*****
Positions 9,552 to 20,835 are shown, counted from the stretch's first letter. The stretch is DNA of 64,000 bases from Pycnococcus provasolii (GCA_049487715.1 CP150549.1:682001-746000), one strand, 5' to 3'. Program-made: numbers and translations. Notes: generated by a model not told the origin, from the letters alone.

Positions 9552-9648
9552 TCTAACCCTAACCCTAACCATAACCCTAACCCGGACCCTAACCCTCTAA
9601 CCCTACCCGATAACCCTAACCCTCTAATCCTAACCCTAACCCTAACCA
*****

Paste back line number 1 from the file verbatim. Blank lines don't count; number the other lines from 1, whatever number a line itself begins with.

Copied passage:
Positions 9,552 to 20,835 are shown, counted from the stretch's first letter. The stretch is DNA of 64,000 bases from Pycnococcus provasolii (GCA_049487715.1 CP150549.1:682001-746000), one strand, 5' to 3'. Program-made: numbers and translations. Notes: generated by a model not told the origin, from the letters alone.